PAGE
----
The Fixed-term Parliaments Act 2011 has a major impact on the timing of parliamentary elections in the UK. The Act set the date of the next general election as 7 May 2015 (and, unless it is repealed) on the first Thursday in May in every fifth year thereafter. The practical effect of the Act has been to make the final session of Parliament a lame duck session and prolonged the election campaign. With less than six months to go before Parliament is dissolved, the denizens of Westminster have been getting increasingly fractious.
The European Arrest Warrant (EAW), which had emerged as part of a package of measures agreed at the Tampere summit in 1999 to combat cross-border crime in the EU, ignited passions in the Commons. The Prime Minister had promised a vote on the EAW before the Rochester by-election. When MPs came to the debate on 10 November they thought they were considering 35 EU police and criminal justice measures which the UK was going to opt back into (from 133 such measures they had opted out of in 2013). In fact only 11 measures were listed on the order paper and the EAW was not one of them. The Home Secretary said it was necessary for these measures alone to be voted on for them to be transposed. The outcome, she said, could be taken as a verdict on the package as a whole. Speaker Bercow’s ruling, that the EAW was not the subject of the motion, enraged backbenchers and transformed what could have been a debate on the substance of the measures, on which the three main parties were agreed, into a procedural shambles, with the Chairman of the Commons European Scrutiny Committee, Bill Cash, claiming the Government’s approach had been “tainted with chicanery”.
There was no doubt that the Government would win the vote – the motion was passed 464 to 38. What should have been a small story became a tale of confusion and provided a gift for UKIP. If the British people had been denied a referendum on the Lisbon Treaty and the Commons had been promised a vote on the EAW, why trust the Tories to hold a referendum in 2017?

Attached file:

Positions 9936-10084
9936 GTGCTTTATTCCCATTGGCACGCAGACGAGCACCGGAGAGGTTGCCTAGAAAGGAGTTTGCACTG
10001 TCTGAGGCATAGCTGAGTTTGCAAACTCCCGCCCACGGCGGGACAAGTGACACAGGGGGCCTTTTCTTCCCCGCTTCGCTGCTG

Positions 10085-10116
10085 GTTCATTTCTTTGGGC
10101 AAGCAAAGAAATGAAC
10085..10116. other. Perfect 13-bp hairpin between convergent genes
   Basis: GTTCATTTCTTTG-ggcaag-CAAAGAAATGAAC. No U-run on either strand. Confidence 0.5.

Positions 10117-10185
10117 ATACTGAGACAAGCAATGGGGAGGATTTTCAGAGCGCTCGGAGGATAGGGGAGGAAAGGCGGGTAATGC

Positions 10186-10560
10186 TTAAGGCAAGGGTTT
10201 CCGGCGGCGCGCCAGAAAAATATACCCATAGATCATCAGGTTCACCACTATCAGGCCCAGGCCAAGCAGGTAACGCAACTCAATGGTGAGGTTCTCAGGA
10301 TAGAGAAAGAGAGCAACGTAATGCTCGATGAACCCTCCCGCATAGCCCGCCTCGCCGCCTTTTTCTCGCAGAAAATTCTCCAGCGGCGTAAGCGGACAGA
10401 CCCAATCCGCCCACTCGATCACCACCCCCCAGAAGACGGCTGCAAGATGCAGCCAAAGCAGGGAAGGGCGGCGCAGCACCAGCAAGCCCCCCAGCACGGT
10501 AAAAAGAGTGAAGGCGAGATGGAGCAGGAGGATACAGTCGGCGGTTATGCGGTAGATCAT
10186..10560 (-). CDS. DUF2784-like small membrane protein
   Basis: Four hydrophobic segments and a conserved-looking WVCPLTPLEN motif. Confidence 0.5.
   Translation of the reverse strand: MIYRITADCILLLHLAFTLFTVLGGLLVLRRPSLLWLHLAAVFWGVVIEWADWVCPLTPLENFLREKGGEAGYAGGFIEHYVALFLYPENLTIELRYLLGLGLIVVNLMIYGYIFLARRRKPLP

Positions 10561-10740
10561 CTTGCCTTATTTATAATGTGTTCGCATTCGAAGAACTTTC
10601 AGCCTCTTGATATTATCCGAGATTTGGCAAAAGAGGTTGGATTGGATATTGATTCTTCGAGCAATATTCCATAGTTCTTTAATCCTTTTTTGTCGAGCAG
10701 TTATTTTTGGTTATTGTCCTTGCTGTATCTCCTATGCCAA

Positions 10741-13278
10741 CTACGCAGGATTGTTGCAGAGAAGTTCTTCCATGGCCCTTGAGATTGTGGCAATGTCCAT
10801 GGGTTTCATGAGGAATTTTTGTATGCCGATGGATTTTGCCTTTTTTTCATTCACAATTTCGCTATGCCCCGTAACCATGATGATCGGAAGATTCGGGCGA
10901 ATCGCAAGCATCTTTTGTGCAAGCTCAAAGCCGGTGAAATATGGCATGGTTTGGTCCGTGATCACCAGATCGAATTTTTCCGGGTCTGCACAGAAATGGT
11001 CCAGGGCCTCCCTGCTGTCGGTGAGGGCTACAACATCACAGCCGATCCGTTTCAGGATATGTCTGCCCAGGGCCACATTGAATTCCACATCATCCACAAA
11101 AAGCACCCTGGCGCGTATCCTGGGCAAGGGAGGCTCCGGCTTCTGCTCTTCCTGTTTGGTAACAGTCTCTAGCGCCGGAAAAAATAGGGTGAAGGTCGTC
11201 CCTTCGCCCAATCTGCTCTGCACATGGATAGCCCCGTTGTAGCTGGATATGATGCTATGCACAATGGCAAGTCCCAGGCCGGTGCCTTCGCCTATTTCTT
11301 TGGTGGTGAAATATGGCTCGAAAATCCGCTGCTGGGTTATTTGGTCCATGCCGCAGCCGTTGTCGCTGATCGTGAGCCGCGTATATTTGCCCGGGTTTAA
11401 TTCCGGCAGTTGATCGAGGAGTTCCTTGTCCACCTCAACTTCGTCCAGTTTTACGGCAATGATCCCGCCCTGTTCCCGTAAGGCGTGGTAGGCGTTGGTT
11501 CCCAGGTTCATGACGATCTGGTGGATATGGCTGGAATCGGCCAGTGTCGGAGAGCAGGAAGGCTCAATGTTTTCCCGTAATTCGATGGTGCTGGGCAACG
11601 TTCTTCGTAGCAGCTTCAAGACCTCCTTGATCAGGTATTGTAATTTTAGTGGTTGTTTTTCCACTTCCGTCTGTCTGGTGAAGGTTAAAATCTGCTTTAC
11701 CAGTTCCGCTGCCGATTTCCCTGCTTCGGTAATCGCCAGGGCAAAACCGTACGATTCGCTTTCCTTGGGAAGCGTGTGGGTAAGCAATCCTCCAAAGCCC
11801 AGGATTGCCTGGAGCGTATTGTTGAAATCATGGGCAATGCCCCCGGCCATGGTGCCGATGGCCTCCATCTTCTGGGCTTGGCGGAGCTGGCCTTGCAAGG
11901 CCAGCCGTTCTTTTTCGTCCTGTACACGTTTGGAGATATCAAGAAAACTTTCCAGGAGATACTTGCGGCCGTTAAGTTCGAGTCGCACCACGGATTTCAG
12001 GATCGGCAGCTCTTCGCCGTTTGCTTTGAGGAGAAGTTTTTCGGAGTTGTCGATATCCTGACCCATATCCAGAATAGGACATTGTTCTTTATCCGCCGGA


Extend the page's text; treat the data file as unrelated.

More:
Criticism from the other place
At the other end of the Palace of Westminster the Government was defeated three times last month on their plans, in the Criminal Justice and Courts Bill, to restrict judicial review. Peers also had a field day with Chris Grayling’s Social Action, Responsibility and Heroism Bill. It fell to Lord Faulks, for the Ministry of Justice, to explain the purpose of this measure which was intended “to provide reassurance to people who act in socially beneficial ways, behave in a generally responsible manner, or act selflessly to protect someone in danger, by ensuring that the courts recognise their actions and always take that context into account in the event that something goes wrong and they are sued.”
From the crossbenches, Lord Lloyd of Berwick, a retired Law Lord, took the unusual step of inviting Peers to decline to give the Bill a Second Reading, on the grounds that it was not only unnecessary, but that it was not a proper use of legislation to send out a powerful message or signal on behalf of the Government to the courts. Lord Lloyd reminded Peers that the former Attorney General, Dominic Grieve, had described the Bill as “utter tosh” and the former Solicitor General, Sir Edward Garnier, in a devastating critique, had called it a silly Bill which would be greeted with derision by the judges. Another former Law Lord and Supreme Court Justice, Lord Brown of Eaton-under-Heywood, called the Bill “essentially a waste of legislative time” with attendant consequences of wasting court time and legal expense in debating “what, if any, effect it is intended to have.”
Lord Pannick was more blunt. The Bill was “simply pointless”. Its provisions were so anodyne that the only appropriate response was a shrug of the shoulders or the raising of an eyebrow. Since neither of these gestures would be reported in Hansard, he felt it was necessary to put his response into language. He was reminded of Basil Fawlty’s description of his wife, Sybil in the television programme “Fawlty Towers”. Asking for Peers’ indulgence in using unparliamentary language, Lord Pannick quoted Basil: “She should be a contestant on ‘Mastermind’. Special subject: the bleedin’ obvious.” The Bill was a statement of the legally obvious. It was nevertheless given a second reading, Lord Lloyd having withdrawn his motion against the Bill which had been introduced and passed through all its inglorious stages in the elected House.
But the last word must go to the former Foreign Secretary, Lord Hurd. He told Peers that he had been brought up on the fundamental principle about legislation which was: if it is not necessary to legislate, it is necessary not to legislate. A good axiom to bear in mind by those who seek to form the next administration.